I disagree with the assessment of DHinMI and others who believe Clinton leads because of racism. While it is true that some West Virginians are racist, it is wrong to say that is why Clinton leads. I believe it's much more complicated than that. Saying it is race relies overmuch on a stereotyped view of the state and of Appalachia in general. McDowell County, the literal heart of Appalachia, is represented by an African American in the House of Delegates. I'll admit others, including a commenter on West Virginia Blue, believe like DHinMI that Clinton's lead is due to the race factor. But I believe better of West Virginians and the vast majority of Clinton's supporters. As I mentioned, the demographics of the state means a large number of seniors who have generally fallen towards Clinton live here. But also I believe many West Virginians see Clinton as bringing a third Bill Clinton term, and many West Virginians liked the Big Dog. He carried the state both times even though the state later went to George W. Bush over Al Gore in 2000.
Still, there's no denying that the vast majority of Democratic activists in the state, the ones who are out campaign after campaign cycle, are much more behind Obama than Clinton. That is certainly one reason why the Obama campaign has such a lead on organizing at the county and precinct levels than the Clinton campaign.
Fellow West Virginia Blue front pager's wvblueguy's report from another Obama event today in his Mercer County details some of the activity.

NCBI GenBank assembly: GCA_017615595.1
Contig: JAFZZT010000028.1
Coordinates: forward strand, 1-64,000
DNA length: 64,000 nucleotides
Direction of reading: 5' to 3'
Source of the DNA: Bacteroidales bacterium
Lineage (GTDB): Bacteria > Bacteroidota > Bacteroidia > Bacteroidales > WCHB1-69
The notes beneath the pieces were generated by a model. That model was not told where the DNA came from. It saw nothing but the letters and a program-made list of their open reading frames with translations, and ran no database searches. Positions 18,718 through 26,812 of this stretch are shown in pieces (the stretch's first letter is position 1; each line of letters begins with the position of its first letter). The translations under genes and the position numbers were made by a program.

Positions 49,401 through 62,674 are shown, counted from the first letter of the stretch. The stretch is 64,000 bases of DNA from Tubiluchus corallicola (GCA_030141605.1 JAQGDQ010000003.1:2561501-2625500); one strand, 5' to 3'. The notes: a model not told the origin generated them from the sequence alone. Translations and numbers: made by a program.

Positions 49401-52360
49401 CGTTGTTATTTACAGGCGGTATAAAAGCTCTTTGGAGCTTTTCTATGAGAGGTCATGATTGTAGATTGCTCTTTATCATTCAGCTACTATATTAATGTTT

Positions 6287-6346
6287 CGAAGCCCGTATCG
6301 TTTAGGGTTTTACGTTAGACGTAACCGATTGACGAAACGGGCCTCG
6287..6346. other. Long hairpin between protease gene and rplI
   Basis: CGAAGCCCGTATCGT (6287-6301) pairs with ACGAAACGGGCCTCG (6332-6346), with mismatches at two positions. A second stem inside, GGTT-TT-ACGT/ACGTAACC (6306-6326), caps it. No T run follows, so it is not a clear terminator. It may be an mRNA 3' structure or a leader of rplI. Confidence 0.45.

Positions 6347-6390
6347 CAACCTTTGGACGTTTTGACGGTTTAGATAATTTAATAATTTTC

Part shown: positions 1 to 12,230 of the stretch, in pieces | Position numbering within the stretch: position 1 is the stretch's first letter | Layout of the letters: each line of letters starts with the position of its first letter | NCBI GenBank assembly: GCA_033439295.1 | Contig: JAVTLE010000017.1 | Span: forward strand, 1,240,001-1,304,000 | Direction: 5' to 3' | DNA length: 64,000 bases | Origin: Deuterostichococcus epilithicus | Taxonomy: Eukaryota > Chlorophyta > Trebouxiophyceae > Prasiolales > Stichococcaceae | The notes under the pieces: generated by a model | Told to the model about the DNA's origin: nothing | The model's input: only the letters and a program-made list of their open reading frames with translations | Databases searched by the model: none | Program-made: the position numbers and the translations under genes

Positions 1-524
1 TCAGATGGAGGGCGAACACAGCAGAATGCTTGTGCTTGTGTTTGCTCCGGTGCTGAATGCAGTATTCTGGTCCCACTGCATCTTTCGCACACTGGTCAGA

Commenters at HillaryClinton.com's West Virginia web page were getting anxious about her campaign's slow start.
* I signed up months ago to volunteer for Hillary here in WV. I have never been contacted. I am concerned with the BO presence I am seeing in Charleston and so little Hillary presence. Let's get things going for Hillary!
by west virginia for hillary at 4/14/2008 7:32:21 PM
Does anyone know of any planned rally or event. There is no organization.
by touche at 4/22/2008 6:10:44 PM
I took the advice of fellow posters and have signed up again as a volunteer. My son and I are also traveling to PA this weekend to help in Pittsburgh. We also want to be active here in the Charleston area. I would like to organize some honk/wave groups at major intersections at least for the weekend/Monday before the May 13th primary. Plus, can we get some signs around Charleston and at some other key locations in the state? I just spent 8 hours on the road (traveling in WV) and did not see one Hillary sign. BO signs are all over the east end of Charleston.(emphasis mine. carnacki) I don't mean to be negative, but I want those who quietly support Hillary to know that there is strong, active support for her in WV. Thanks WV campaign staff for doing what you can.
by west virginia for hillary at 4/17/2008 5:27:22 PM
I am originally from WV and have HAVE campaigned in NY where I live and in Ohio and PENN. I HAVE TRIED TO GET SOMETHING GOING IN THE MERCER AND SURROUNDING COUNTIES AREA, BUT NOTHING IS HAPPENING. THE MAYOR OF HINTON IS WITH ME, BUT OBAMA HAS A REAL HEAD START. WE CAN'T LOSE THIS STATE. THE NEW CAMPAIGN MANAGER HAS NOT RESPONDED TO MY MESSAGES FOR HELP. ANYTHING GOING ANYONE KNOWS OF PLEASE POST. WE MUST WORK FAST!!!!!!!QQQQ